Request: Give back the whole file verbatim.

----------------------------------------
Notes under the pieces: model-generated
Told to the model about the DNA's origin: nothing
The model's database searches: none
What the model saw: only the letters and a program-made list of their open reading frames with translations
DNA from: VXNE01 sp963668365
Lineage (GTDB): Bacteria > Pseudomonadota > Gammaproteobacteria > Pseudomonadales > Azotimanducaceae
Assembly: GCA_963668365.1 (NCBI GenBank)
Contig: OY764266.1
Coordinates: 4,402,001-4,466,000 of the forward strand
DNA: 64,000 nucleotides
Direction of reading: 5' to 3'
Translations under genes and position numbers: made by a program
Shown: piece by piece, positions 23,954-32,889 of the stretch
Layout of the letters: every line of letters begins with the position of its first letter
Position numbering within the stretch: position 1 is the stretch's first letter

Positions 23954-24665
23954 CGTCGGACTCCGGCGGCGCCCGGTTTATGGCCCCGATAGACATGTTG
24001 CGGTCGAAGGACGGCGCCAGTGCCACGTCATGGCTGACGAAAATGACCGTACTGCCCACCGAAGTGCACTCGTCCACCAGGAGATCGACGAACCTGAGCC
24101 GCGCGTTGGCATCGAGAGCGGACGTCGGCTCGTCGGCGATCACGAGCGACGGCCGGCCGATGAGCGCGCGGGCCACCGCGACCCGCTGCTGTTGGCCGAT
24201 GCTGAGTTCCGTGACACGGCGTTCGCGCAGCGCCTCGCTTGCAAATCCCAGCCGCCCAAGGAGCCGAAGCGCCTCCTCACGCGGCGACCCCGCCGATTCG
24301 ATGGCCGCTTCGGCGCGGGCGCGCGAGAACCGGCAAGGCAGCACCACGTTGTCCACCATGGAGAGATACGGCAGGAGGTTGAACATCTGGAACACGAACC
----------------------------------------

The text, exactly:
Notes under the pieces: model-generated
Told to the model about the DNA's origin: nothing
The model's database searches: none
What the model saw: only the letters and a program-made list of their open reading frames with translations
DNA from: VXNE01 sp963668365
Lineage (GTDB): Bacteria > Pseudomonadota > Gammaproteobacteria > Pseudomonadales > Azotimanducaceae
Assembly: GCA_963668365.1 (NCBI GenBank)
Contig: OY764266.1
Coordinates: 4,402,001-4,466,000 of the forward strand
DNA: 64,000 nucleotides
Direction of reading: 5' to 3'
Translations under genes and position numbers: made by a program
Shown: piece by piece, positions 23,954-32,889 of the stretch
Layout of the letters: every line of letters begins with the position of its first letter
Position numbering within the stretch: position 1 is the stretch's first letter

Positions 23954-24665
23954 CGTCGGACTCCGGCGGCGCCCGGTTTATGGCCCCGATAGACATGTTG
24001 CGGTCGAAGGACGGCGCCAGTGCCACGTCATGGCTGACGAAAATGACCGTACTGCCCACCGAAGTGCACTCGTCCACCAGGAGATCGACGAACCTGAGCC
24101 GCGCGTTGGCATCGAGAGCGGACGTCGGCTCGTCGGCGATCACGAGCGACGGCCGGCCGATGAGCGCGCGGGCCACCGCGACCCGCTGCTGTTGGCCGAT
24201 GCTGAGTTCCGTGACACGGCGTTCGCGCAGCGCCTCGCTTGCAAATCCCAGCCGCCCAAGGAGCCGAAGCGCCTCCTCACGCGGCGACCCCGCCGATTCG
24301 ATGGCCGCTTCGGCGCGGGCGCGCGAGAACCGGCAAGGCAGCACCACGTTGTCCACCATGGAGAGATACGGCAGGAGGTTGAACATCTGGAACACGAACC